Escape from teenage brothel sparks crackdown in Mexico – The CNN Freedom Project: Ending Modern-Day Slavery

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Through Rafael Romo, CNN – They were only 14 years old, cousins ​​of a small town in central Mexico, when a fun trip to the local fair turned into a nightmare of drugs and forced prostitution.

As Maria and Lupe – CNN changed their name to protect their identities – waited by the side of the freeway for their return bus in the early evening, they say a semi-trailer pulled up right in front of them and two men came out.

There was no conversation. Everything happened very quickly, say the cousins. “They were two men who were wearing black masks like hoodies. We couldn’t see their faces,” Maria said.

Lupe says she didn’t even have time to react. “I only felt that they put something on my nose and that’s all I remember. The last thing I remember is screaming for help,” said Lupe.

Drugged and unconscious, they lost track of time. They only know that they woke up in a dark room where they were kept for several days. There was no food or water and the cousins ​​were cold. But that was only the start of their ordeal.

Several days later, Maria said, a woman showed up. She let them both know that they were now going to “work for her,” the cousins ​​said. At the time, they had no idea what the stranger was talking about.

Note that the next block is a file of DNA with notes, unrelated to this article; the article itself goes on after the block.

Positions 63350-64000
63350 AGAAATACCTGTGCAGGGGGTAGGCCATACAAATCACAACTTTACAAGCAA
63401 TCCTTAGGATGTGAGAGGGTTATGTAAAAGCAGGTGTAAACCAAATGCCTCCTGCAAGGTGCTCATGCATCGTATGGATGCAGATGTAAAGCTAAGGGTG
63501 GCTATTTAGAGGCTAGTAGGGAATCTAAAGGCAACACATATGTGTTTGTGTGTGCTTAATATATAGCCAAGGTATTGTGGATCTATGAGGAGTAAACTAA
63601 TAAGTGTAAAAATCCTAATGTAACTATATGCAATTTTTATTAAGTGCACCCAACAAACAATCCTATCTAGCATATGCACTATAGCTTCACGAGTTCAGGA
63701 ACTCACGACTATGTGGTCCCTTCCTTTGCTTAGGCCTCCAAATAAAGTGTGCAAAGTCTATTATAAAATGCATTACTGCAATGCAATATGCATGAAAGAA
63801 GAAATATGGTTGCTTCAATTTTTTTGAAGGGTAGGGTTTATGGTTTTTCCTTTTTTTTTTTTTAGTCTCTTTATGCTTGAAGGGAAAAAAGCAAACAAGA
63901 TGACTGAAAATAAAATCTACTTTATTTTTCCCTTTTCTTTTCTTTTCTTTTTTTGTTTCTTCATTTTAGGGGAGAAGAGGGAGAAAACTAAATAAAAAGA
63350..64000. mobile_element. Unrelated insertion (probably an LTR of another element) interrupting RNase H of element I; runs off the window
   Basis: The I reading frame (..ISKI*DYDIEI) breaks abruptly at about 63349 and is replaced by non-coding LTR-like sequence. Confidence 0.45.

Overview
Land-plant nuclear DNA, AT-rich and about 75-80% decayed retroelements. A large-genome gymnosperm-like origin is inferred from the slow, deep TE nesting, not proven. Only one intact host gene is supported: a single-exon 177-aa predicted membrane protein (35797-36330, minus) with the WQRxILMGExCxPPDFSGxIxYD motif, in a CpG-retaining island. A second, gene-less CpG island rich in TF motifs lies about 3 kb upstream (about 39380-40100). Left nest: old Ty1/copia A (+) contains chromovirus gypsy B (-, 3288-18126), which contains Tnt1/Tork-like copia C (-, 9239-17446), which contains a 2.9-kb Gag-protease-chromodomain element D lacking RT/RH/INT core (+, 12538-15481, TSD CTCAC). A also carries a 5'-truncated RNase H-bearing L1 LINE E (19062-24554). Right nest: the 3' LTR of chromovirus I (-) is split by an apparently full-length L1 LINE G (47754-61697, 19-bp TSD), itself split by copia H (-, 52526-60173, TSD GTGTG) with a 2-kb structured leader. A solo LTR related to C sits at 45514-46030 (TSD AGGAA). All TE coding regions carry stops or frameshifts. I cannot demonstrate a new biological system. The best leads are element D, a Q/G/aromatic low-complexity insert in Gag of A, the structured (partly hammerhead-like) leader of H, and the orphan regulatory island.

Lupe was taken out of the room and Maria was left alone with the woman. A man then entered the room and started beating her savagely. She says he raped her; then the man and woman threatened her with death and told her to cooperate.

That night, Maria says she was forced to have sex with 23 men. “When they left, I just stood there, lying on the floor, bleeding. My whole body was aching. The woman told me to get up, that it hadn’t been that bad,” Maria said.

It was the start of several months that cousins ​​call torture. They were sold to a pimp who forced them to have sex with several men every night. Their hair was dyed. They were forced to wear light clothes. They would get beaten up if they weren’t “friendly” to customers.

Meanwhile, in their hometown, their families were desperately looking for them. At first, they thought the girls had got lost and were looking around the city. Then they began to search the wooded areas around the city, fearing they had been killed or had fallen off a cliff.

Lupe’s father, a worker, remembers how desperate his family was to find the girls. The family organized research groups. They posted flyers wherever they could and reached out to hospitals, prisons and other places. At one point, someone suggested looking in bars along the freeways.

Francisco – CNN also changed his name – and a brother went to many different bars in the state of Morelos, neighboring Mexico City.

Francisco says he was disgusted by what he saw: underage girls who should go to school and prostitute themselves. “We would see young girls. There are a lot of them in Morelos state. Some of them were wearing masks. Others had dyed hair and were wearing suggestive clothes,” Francisco said.

In one of the bars where Maria was taken, she says she was forced to work from 3 p.m. to 6 a.m. to get up at noon to prepare for another 6 p.m. shift. “I felt so dirty that every time I took a shower and every time they put on my makeup I felt like an old lady. I felt like I didn’t have a family,” Maria said. .